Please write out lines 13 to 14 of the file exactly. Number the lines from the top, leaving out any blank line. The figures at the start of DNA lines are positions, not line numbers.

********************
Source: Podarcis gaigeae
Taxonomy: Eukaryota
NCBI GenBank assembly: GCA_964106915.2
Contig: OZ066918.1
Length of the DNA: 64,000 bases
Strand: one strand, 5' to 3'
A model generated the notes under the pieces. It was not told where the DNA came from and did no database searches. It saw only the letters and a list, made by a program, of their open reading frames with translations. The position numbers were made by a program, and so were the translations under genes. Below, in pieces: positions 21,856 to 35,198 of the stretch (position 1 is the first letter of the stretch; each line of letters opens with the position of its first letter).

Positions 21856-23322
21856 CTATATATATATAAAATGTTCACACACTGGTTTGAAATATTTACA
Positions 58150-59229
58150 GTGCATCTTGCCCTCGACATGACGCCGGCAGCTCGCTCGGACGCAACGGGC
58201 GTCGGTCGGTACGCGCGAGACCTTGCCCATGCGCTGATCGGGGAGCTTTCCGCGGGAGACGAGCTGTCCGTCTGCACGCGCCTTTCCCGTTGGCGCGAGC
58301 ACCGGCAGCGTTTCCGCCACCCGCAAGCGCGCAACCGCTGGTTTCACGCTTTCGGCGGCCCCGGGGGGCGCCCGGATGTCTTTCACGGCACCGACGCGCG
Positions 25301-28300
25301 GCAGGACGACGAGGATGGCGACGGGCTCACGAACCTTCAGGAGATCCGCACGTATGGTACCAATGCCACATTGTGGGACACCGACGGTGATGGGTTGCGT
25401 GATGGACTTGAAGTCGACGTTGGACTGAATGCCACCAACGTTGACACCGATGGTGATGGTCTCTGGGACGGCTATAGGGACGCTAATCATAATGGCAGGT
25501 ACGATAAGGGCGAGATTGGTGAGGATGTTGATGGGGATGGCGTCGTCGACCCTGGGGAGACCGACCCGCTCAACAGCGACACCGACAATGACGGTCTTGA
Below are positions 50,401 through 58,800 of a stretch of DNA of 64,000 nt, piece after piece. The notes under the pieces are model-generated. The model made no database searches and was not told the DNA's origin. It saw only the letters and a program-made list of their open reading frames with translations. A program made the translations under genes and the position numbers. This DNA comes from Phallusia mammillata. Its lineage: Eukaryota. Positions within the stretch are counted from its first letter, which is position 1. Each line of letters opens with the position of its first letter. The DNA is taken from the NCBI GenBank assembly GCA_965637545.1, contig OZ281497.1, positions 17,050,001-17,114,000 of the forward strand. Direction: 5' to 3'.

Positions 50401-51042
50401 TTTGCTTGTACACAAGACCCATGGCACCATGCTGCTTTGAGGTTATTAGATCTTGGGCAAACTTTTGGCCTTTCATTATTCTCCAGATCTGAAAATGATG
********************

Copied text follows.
58301 ACCGGCAGCGTTTCCGCCACCCGCAAGCGCGCAACCGCTGGTTTCACGCTTTCGGCGGCCCCGGGGGGCGCCCGGATGTCTTTCACGGCACCGACGCGCG
Positions 25301-28300